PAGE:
More Ex-Prisoners on the Street, More Crime
Just as putting criminals behind bars decreases crime, releasing criminals back into society increases crime. The Department of Justice estimates that over 725,000 prisoners were released from federal and state prison in 2007.
Former prisoners have high arrest rates after returning to society.A Justice Department study of 272,111 state prisoners released in 1994 found that two-thirds of prisoners are rearrested within three years. After release, these offenders generate:
The highest rearrest rates were for robbers (70.2 percent), burglars (74.0 percent), larcenists (74.6 percent), and motor vehicle thieves (78.8 percent). Prior to their re-imprisonment, these prisoners accounted for 4.1 million arrests, including 550,004 violent crime arrests.
The high cost that released prisoners impose on society has been empirically demonstrated by Professor Steven Raphael of the University of California, Berkeley and Professor Michael A. Stoll of the University of California, Los Angeles. Professors Raphael and Stoll analyzed the relationship between prisoner releases and state crime rates from 1977 to 1999. Increased prisoner releases were associated with increased murder, rape, robbery, burglary, and larceny rates.
While incarceration is instrumental to public safety, rehabilitative and reentry services should also serve important roles. However, rehabilitation alone is not an effective substitute for the incarceration of serious and violent offenders. Rehabilitative programs can complement incarceration, but they cannot replace incarceration.
To address the issue of offender recidivism, the national government should limit itself to handling tasks that fall under its constitutional powers and that state and local governments cannot perform by themselves. First, the federal government should operate "evidence-based" reentry programs for offenders formally incarcerated in the federal correctional system. By "evidence-based" programs, I mean programs that have undergone rigorous scientific evaluations and found to be effective. Second, the federal government should not assume responsibility for funding the routine operations of state and local reentry programs.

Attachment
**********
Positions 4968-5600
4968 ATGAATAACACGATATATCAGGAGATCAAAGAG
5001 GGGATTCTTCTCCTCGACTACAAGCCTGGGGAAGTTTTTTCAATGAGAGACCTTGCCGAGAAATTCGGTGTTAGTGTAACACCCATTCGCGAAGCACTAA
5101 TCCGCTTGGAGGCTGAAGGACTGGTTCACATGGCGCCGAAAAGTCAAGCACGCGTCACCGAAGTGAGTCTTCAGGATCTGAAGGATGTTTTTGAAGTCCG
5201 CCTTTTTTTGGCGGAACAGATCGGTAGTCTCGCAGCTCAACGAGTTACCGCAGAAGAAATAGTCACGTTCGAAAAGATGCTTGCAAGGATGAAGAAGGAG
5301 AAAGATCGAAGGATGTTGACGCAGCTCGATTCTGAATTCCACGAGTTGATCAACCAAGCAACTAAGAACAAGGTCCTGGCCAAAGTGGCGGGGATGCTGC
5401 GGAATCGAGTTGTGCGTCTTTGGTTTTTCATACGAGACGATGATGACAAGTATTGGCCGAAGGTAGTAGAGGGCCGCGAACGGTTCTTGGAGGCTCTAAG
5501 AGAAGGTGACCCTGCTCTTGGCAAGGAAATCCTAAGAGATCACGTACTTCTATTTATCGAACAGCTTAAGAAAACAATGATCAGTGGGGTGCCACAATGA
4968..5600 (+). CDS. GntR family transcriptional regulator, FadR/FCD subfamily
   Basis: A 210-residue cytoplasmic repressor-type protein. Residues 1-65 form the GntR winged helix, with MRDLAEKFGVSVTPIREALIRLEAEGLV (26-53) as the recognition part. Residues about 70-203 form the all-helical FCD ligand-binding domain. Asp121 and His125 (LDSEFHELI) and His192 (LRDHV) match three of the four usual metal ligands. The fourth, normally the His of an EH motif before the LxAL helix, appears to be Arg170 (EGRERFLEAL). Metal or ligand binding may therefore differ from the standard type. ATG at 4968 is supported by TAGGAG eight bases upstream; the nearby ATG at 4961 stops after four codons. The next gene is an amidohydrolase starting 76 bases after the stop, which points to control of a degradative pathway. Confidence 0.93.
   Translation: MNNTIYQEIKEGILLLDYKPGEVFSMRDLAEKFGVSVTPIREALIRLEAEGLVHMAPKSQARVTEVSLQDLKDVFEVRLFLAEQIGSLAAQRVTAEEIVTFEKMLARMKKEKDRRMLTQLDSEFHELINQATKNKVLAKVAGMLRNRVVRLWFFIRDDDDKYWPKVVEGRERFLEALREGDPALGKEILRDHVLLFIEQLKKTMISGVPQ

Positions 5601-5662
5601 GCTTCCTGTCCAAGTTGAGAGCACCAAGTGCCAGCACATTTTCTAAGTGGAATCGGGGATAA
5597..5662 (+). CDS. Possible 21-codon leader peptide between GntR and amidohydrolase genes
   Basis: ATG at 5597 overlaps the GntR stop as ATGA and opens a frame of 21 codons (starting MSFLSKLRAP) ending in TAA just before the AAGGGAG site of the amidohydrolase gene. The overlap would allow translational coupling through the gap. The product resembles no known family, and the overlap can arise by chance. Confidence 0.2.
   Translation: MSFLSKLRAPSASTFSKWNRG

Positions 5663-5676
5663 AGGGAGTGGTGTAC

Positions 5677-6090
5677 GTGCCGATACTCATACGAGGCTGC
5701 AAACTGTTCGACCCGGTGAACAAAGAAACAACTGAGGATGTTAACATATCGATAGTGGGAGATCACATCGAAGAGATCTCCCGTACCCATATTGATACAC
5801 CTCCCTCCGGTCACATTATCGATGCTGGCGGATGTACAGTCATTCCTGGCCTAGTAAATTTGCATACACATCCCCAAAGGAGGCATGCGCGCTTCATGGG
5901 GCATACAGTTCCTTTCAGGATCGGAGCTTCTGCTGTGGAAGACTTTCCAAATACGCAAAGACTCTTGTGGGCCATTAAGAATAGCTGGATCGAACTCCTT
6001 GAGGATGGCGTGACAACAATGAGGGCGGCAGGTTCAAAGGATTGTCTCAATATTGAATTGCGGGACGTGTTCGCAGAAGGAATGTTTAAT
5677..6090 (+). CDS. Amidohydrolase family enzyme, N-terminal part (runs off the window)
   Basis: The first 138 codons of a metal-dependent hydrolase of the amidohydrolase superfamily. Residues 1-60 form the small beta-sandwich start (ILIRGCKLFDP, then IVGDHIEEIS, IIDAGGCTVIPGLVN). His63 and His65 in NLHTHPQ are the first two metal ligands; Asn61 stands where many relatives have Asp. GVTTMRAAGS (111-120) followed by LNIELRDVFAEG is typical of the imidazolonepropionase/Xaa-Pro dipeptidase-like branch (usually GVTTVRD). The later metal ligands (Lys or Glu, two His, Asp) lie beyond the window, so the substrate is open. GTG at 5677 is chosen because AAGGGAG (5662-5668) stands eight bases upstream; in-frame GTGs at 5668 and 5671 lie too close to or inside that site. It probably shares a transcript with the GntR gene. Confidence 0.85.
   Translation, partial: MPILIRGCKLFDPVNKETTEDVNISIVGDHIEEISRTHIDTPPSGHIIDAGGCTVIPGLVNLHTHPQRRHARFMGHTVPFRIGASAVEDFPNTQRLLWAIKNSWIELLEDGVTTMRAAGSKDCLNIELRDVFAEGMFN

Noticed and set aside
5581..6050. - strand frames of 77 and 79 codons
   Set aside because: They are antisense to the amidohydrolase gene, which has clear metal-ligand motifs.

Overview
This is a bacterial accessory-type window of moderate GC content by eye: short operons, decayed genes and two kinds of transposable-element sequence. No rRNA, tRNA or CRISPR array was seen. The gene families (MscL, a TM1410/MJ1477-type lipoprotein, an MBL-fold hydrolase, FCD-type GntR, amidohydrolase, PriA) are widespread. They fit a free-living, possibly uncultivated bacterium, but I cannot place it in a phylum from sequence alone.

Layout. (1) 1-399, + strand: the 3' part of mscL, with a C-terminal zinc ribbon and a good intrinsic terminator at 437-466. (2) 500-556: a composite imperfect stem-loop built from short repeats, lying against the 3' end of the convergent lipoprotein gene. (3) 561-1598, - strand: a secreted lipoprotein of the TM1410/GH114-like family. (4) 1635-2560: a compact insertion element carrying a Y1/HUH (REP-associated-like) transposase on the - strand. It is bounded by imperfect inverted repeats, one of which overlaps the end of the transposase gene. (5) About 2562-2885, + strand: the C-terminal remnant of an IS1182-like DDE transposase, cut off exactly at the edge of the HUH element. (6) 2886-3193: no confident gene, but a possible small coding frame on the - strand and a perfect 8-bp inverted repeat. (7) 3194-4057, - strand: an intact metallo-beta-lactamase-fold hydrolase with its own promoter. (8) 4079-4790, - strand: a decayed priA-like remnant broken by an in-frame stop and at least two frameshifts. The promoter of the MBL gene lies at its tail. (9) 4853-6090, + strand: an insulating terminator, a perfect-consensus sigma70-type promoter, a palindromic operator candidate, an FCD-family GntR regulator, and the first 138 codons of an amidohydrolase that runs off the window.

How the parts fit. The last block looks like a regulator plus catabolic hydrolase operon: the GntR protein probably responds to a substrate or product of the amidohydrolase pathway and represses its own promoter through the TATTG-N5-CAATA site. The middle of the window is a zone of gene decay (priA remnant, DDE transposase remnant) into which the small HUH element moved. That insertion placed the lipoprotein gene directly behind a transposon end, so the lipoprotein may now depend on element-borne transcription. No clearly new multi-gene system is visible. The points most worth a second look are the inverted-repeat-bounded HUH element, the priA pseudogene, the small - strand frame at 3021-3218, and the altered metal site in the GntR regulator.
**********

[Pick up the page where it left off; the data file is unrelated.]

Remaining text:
The tendency to search for a solution at the national level is misguided and problematic. Offender recidivism is a problem common to all states, but the crimes committed by offenders in the state corrections systems are almost entirely and inherently local in nature and regulated by state criminal law, law enforcement, and courts.
Increasing the national government's involvement in combating the recidivism of state and local prisoners is detrimental to quintessential federal responsibilities. Using federal agencies and grant programs to provide basic reentry services for state and local prisoners that the states themselves could provide is a misuse of federal resources and a distraction from concerns that are truly the province of the federal government.
A problem that is common to all the states, like offender recidivism, creates an avenue for federal action through the sharing of information and research, including the rigorous analysis of information coming from state and local agencies. Whether it is sharing successful policies and effective innovations or analyzing data, the federal government is well situated to perform this function. The promotion of rigorous research assessing the effectiveness of crime prevention programs is a worthy cause.
Policymakers on the national, state, and local levels need to understand the complicated nature of the reentry process. The reentry process begins in correctional facilities as inmates prepare for release and continues with their release back to society.
In addition to reentry public policies, other factors that influence successful transition of offenders from prison to community are individual characteristics, family and peer relationships, and community circumstances. Establishing a law-abiding lifestyle after prison involves locating living quarters (often in high crime neighborhoods), obtaining official identification, reconnecting with family, and finding legitimate employment.